Game of Thrones season 8 episode 2 A Knight of the Seven Kingdoms review: An emotional love letter to beloved characters
Game of Thrones
Director - David Nutter
Cast - Kit Harington, Emilia Clarke, Peter Dinklage, Lena Headey, Sophie Turner, Nikolaj Coster-Waldau, Maisie Williams
Rating - 4.5
The ravens flew in earlier than expected this week but they came bearing great gifts. The second episode of Game of Thrones season 8 arrived several hours too early on torrent websites on Sunday. And it’s a shame because this is the one episode that deserved all the love (one expressed through legal and legitimate avenues) that HBO could get.
The latest Game of Thrones episode (for which the official title was weirdly not released for the first couple of hours) delves into several different relationships, ideas, complications and emotions through several different characters. Perhaps this is why even the makers found it difficult to pin a title on this one. However, their intention was a noble one: to make your eyes well with tears multiple times over by the end of it all. Brave and noble women finally get their due while little girls prepare to fight a war, lords and knights celebrate their final night over songs and wine, loyal friends are welcomed with hugs and lovers bid each other goodbye. The episode (and its writers with it) achieves so much more than simply build up to a long impending battle between the living and the dead. It reassures you of the humanity and kindness in the Game of Thrones world, loyalty and friendship that these men and women are capable of and why they are the ones to root for.
Watch the Game of Thrones episode two teaser here:
Ironically, for a title-less episode, there were quite a few doled out to its characters. Samwell Tarly is called ‘Slayer of White Walkers, Lover of Ladies’, Daenerys Targaryen learns Jon Snow is the ‘rightful male heir of House Targaryen’, and Tyrion Lannister worries his queen will strip him off his title as the Hand of the King. But what deserves a larger mention is the one that Jaime Lannister bestows on Brienne of Tarth in one of the best, most hopeful scenes of the entire series.
The scene in front of the fireplace kicks off as any other conversation between friends to kill time and raise their spirits before the doom that awaits them. But unlike your usual get-togethers over drinks and songs, it effortlessly and still so convincingly flows into a moment so large and warming when Jaime unsheathes his sword and gives her what she has always deserved, a knighthood. She had begun to tell herself that she does not even want it but as Jaime read out the vows to her -- of bravery, justice and defending the innocents — you imagine flashbacks of all the times she did just that through the seasons, protecting Catelyn, fighting for Sansa or Arya and vouching for Jaime. In a series that is notorious for treating its characters unjustly, Brienne gets a send-off that she deserves.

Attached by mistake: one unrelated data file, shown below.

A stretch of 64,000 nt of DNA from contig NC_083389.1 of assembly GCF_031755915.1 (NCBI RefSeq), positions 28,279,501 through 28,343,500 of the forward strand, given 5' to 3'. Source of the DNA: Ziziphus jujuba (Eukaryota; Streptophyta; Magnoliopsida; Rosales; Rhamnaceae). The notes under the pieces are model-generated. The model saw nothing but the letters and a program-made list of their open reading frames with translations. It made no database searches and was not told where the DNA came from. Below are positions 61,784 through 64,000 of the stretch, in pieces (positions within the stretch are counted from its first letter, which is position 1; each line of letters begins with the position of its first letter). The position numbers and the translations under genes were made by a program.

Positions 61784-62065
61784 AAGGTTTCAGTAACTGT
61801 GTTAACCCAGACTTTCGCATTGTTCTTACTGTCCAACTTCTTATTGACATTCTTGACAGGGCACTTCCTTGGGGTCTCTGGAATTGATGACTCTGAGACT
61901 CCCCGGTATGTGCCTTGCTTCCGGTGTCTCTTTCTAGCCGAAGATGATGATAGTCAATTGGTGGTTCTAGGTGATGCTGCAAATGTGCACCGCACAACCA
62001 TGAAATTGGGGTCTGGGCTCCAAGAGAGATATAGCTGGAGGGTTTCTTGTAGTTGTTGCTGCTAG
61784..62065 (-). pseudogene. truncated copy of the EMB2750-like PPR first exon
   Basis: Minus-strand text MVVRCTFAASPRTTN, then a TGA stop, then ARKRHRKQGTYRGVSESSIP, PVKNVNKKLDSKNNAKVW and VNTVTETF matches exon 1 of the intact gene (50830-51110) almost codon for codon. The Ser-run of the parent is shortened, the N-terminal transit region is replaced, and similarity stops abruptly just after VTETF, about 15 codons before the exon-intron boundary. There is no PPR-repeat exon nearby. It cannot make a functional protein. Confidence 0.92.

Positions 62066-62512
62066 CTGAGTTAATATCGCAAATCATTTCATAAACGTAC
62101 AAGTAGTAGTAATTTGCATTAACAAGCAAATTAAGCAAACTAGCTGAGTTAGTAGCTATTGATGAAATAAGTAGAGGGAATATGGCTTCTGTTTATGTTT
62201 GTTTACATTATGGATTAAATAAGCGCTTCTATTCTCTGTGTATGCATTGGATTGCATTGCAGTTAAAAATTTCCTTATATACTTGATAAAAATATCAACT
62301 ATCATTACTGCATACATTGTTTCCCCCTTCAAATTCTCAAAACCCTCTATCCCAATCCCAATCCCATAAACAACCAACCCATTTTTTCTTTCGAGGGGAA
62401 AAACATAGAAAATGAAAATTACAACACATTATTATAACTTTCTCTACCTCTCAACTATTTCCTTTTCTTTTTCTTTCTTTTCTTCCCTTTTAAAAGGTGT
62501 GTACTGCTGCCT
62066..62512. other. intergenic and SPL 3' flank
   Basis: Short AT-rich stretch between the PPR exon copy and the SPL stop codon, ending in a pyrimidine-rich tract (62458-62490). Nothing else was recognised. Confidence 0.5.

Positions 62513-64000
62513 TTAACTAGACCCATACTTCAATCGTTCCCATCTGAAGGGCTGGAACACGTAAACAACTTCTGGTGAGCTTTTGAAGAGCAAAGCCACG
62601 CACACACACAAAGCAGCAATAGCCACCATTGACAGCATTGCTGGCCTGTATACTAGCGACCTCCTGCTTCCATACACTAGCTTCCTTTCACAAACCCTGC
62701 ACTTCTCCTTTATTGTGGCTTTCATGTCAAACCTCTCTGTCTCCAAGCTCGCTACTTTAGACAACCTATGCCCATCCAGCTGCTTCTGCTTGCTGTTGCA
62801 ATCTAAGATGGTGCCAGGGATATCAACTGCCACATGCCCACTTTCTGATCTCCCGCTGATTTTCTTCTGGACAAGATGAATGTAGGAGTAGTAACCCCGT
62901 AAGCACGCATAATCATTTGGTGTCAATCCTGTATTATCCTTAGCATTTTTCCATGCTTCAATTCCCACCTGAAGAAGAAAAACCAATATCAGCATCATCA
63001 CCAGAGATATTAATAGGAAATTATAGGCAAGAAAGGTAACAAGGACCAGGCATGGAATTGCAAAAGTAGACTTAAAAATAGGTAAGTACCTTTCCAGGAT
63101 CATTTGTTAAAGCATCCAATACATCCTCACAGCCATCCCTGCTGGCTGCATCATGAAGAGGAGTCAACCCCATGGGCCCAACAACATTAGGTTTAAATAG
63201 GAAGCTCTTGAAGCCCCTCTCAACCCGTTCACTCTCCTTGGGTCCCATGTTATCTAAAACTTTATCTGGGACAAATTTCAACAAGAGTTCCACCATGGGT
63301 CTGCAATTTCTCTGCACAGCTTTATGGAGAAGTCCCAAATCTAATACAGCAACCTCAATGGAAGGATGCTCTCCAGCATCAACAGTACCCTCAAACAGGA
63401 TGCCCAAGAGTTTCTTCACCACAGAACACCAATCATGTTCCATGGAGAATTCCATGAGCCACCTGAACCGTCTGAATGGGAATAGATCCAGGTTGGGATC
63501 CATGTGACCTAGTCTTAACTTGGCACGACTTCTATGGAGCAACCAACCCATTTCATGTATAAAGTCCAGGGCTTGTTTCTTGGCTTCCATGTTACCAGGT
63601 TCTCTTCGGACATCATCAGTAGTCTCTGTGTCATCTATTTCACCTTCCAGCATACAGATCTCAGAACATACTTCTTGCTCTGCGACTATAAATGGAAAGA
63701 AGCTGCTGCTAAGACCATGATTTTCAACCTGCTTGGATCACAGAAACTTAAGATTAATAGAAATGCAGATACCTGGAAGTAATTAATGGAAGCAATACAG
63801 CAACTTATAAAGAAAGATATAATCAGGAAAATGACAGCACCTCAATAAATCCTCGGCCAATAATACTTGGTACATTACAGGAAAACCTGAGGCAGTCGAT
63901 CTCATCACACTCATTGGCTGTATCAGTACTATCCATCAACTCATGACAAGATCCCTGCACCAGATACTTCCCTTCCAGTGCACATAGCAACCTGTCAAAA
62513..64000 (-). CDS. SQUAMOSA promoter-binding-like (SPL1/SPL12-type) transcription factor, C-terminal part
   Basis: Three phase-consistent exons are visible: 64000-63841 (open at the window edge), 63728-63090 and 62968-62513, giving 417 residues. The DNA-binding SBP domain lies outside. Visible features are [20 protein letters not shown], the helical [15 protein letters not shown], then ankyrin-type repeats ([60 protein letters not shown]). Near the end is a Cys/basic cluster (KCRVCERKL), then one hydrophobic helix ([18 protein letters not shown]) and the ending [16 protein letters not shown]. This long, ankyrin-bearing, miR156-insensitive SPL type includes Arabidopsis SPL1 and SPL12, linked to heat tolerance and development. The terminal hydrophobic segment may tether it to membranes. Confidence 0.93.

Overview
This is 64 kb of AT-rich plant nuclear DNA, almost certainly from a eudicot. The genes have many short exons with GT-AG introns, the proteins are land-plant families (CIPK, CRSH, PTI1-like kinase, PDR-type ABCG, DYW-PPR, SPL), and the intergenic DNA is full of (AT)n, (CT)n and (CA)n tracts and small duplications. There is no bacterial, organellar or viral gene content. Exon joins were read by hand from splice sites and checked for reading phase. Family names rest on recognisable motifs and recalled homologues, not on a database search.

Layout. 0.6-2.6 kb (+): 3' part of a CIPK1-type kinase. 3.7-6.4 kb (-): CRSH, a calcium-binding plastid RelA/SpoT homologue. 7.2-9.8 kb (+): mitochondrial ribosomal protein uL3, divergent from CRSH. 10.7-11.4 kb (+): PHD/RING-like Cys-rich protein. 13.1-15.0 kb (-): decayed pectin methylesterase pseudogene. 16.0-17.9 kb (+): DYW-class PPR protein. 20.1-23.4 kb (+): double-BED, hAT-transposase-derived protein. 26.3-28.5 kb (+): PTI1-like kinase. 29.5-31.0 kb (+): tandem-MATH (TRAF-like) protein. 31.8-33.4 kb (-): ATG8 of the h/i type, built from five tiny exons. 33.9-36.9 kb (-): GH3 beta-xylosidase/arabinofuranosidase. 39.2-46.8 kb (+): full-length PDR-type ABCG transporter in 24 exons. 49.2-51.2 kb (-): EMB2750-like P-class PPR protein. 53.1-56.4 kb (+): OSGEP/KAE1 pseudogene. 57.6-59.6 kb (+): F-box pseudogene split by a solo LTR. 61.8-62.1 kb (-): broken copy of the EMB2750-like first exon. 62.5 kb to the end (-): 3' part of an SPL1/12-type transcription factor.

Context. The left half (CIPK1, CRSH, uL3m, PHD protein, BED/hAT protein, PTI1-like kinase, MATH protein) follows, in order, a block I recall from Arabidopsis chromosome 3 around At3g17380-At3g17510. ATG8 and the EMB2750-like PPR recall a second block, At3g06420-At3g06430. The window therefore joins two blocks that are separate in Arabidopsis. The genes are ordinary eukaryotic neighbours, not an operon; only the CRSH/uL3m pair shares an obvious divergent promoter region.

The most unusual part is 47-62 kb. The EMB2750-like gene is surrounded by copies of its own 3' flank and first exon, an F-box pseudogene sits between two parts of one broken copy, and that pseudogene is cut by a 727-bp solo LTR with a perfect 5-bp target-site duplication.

Another moment showed a promise of similar warmth in the cold days of winter but just when we started to get cosy, the blanket was snatched away. The scene between Daenerys and Sansa yet again gives a big boost to the latter on the likeability scale. Personally, I have never hated Sansa and this episode made me root for her even more. I have maintained it for long that she has been the most human (with all the attached selfishness, foolishness, hopefulness) of them all. In this episode she takes all the steps in the right direction to win over the trust of the show’s fans that have always been quick to hate her. She is the first one to give Jaime her approval after trusting Brienne’s word; she extends a sincere hand of friendship towards Daenerys with no unfair demands; and finally, that scene with Theon was just plain cherry on the cake. I am not accepting any bets just yet but I am pretty sure Sansa’s approval ratings are much higher than Daenerys’ at this point.
You know who doesn’t get any approval though, the Night King and his army. Definitely not after watching little Shireen No. 2 talk about fighting a zombie in her ‘Merida from Brave’ accent. Until now, the oncoming fight with the army of the dead had begun to feel like just another battle to strap in for and enjoy but little scenes throughout the episode did a big service to the show in establishing what is at stake here. Parents lie awake in bed with their children as they fear the new day, brothers advise their stubborn sisters to stay behind, and friends laugh about death. ‘We are all going to die tomorrow so let’s drink the night away’, they say. They say it right until the horn blares, harkening the arrival of the enemy. The ‘acceptance’ of death fades away just as quickly from their faces.
A face that has accepted death doesn’t look like Tyrion’s in the final scene. He still wants to live to the ripe old age of 80 with wine in his belly (and other unmentionable luxuries). That is the face that makes you want to definitely stay alive for the next four weeks. After that, I am open to bargain.
*The episode’s title was later revealed to be A Knight of the Seven Kingdoms. How poetic.